Common experiences amongst minority groups
Introduction: the Australian context
Groups and communities who have largely been considered as being on the ‘wrong’ side of the digital divide include:
New migrants and refugees
People from non-English speaking backgrounds
People of low socio-economic status
People in rural and remote areas
People with disabilities.
The Australian Communications Consumer Action Network (ACCAN) has published a number of reports that investigate ICT availability, access and affordability for each of these minority groups.
In 2011, I received funding from ACCAN to conduct a research project to study the technology literacies of newly arrived migrants from refugee backgrounds. Specifically, it looked at how refugees utilise technology products and services upon arrival in Australia, and how they integrate into the diverse technological landscape offered here. As refugees often come from contexts where there is a lack of availability, accessibility and affordability of information and communication technologies (ICTs) in their countries of origin and the intermediate countries to which they are displaced, this informs the levels of technical literacy they bring with them to their country of settlement.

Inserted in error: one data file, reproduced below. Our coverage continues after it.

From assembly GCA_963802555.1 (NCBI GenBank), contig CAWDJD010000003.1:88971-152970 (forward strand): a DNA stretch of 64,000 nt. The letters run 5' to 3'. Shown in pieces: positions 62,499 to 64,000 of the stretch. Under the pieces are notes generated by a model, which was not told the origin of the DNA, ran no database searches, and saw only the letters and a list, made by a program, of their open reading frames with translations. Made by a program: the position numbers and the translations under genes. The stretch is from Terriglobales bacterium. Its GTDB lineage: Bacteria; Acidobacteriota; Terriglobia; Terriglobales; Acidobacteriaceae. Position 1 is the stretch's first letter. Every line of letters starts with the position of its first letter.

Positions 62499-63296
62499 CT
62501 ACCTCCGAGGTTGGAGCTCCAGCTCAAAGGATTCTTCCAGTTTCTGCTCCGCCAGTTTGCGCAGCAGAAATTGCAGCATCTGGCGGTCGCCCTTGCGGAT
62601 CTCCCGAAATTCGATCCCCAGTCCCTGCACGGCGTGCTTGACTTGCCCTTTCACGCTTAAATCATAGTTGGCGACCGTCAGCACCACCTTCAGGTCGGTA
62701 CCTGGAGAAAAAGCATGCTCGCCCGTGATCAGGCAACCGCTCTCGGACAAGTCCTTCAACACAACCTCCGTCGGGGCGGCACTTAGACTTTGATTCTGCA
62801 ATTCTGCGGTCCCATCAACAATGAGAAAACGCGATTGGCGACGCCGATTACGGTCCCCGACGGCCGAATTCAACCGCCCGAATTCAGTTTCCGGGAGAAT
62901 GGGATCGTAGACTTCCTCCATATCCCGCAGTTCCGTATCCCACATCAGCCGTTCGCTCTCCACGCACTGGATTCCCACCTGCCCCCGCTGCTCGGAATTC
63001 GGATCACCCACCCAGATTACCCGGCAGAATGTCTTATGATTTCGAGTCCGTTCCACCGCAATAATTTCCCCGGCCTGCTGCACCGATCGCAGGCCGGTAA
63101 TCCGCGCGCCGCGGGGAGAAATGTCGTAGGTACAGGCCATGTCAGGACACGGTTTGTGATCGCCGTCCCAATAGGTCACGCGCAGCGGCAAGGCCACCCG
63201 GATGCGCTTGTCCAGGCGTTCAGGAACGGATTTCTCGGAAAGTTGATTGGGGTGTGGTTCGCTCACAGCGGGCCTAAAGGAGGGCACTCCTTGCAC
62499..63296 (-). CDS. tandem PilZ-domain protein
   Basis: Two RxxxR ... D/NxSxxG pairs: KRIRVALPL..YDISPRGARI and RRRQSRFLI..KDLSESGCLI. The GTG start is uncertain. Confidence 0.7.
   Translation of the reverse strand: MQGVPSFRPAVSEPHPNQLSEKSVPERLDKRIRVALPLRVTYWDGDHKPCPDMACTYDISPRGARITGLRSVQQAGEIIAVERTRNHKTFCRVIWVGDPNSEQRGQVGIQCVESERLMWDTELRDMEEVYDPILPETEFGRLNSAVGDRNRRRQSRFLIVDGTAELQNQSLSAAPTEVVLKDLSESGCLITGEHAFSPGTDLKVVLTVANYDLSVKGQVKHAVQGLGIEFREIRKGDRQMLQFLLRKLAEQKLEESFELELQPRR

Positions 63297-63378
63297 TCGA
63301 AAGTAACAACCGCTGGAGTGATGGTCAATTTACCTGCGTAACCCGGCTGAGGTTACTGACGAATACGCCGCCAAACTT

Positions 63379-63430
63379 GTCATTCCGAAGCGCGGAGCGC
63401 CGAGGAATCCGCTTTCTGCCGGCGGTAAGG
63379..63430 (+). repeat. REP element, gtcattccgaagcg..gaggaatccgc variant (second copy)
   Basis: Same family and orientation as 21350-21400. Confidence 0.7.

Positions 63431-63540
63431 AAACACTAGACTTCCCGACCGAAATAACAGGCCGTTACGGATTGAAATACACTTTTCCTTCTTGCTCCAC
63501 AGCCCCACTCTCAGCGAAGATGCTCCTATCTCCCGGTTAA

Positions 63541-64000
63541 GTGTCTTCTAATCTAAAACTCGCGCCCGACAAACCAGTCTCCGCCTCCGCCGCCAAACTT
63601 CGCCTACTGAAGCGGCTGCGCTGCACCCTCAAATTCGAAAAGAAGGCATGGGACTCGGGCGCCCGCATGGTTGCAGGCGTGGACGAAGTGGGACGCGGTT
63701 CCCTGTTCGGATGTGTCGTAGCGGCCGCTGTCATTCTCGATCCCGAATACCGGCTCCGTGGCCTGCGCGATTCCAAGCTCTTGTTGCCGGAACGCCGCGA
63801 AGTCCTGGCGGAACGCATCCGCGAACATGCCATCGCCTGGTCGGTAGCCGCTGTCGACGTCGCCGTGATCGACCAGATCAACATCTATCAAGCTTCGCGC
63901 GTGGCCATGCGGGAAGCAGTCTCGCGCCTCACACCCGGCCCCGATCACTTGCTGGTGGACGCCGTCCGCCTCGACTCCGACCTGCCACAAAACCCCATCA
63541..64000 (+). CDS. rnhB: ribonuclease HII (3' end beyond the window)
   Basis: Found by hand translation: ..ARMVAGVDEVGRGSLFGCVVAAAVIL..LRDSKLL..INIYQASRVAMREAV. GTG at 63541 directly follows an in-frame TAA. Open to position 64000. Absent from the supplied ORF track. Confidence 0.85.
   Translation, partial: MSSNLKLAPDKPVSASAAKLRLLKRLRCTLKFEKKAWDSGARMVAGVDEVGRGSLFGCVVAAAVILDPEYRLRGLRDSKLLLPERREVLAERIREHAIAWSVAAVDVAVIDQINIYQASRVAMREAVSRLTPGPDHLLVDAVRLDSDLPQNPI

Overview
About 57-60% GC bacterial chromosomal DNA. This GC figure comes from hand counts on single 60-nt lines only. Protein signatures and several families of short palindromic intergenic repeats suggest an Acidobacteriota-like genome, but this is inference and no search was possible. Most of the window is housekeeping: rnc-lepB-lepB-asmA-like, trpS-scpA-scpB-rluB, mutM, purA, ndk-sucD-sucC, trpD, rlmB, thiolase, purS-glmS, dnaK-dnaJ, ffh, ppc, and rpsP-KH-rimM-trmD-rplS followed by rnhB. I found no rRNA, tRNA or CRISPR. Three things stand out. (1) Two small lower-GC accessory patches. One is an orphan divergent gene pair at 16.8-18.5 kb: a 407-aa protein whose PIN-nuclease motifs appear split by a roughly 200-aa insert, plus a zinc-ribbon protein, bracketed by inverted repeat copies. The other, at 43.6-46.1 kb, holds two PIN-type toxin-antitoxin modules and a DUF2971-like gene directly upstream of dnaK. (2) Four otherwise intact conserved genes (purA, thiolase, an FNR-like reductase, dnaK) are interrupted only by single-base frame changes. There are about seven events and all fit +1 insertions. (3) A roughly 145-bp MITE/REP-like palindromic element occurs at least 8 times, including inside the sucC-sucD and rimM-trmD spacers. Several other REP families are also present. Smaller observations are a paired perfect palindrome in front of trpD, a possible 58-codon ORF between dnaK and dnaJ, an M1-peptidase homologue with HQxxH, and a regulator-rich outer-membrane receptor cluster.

The Mind the Gap report (Leung 2011) found that refugees’ experiences of technology had been impeded by war and in their countries of origin that had destroyed technical infrastructures. Furthermore, displacement to intermediate countries meant having to learn whole new systems and processes of using ICTs, assuming there was availability. For those who had spent time in refugee camps, availability was often limited, or otherwise financially inaccessible. This impacts on the levels of technical literacies that refugees have when they settle in Australia, such that some have no experience of having a home phone or actually dialling a telephone number directly. Services that they are most familiar with are shared ones, whereby they pay for someone to make a phone call for them, or write and send an email or letter for them.
The case studies in the Taking Advantage of Disadvantage report demonstrate how unreasonable it is to expect new migrants and refugees to be vigilant and informed consumers in the Australian telecommunications market. The study illustrates the difficulties in navigating the complex technical and contractual landscape of mobile phone deals, bundles and capped plans, especially in the context of limited English language proficiency and illiteracy in their native language.